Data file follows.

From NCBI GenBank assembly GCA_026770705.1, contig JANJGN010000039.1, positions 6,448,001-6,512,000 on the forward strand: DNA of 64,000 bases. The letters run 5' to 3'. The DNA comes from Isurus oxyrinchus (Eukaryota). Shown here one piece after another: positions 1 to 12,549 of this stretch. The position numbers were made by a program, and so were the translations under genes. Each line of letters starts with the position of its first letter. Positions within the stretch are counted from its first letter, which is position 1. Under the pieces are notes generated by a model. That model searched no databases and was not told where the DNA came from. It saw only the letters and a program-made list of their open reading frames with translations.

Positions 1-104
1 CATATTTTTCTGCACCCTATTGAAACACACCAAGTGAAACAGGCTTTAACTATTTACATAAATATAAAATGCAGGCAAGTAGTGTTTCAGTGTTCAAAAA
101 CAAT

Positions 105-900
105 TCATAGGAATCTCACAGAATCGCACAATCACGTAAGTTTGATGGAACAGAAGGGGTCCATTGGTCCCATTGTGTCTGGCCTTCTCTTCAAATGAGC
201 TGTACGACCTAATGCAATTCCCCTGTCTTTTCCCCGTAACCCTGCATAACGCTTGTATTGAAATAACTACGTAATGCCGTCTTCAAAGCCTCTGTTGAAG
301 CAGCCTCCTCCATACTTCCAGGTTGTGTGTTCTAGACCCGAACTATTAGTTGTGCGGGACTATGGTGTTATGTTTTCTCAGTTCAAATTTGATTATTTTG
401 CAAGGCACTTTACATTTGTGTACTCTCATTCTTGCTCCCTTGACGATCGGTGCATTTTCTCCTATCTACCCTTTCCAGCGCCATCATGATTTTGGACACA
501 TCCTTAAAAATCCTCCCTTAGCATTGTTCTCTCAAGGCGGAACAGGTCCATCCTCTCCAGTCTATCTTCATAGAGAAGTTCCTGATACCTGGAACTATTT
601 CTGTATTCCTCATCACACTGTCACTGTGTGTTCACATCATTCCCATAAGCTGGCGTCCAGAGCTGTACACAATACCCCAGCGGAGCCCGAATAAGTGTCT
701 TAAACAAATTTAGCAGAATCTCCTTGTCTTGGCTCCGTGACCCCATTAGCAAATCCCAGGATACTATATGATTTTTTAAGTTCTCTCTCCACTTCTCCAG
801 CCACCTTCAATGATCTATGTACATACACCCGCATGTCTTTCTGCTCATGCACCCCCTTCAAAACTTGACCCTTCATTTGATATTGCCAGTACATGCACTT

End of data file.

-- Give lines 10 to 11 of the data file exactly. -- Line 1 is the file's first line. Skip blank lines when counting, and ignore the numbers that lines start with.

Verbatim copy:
501 TCCTTAAAAATCCTCCCTTAGCATTGTTCTCTCAAGGCGGAACAGGTCCATCCTCTCCAGTCTATCTTCATAGAGAAGTTCCTGATACCTGGAACTATTT
601 CTGTATTCCTCATCACACTGTCACTGTGTGTTCACATCATTCCCATAAGCTGGCGTCCAGAGCTGTACACAATACCCCAGCGGAGCCCGAATAAGTGTCT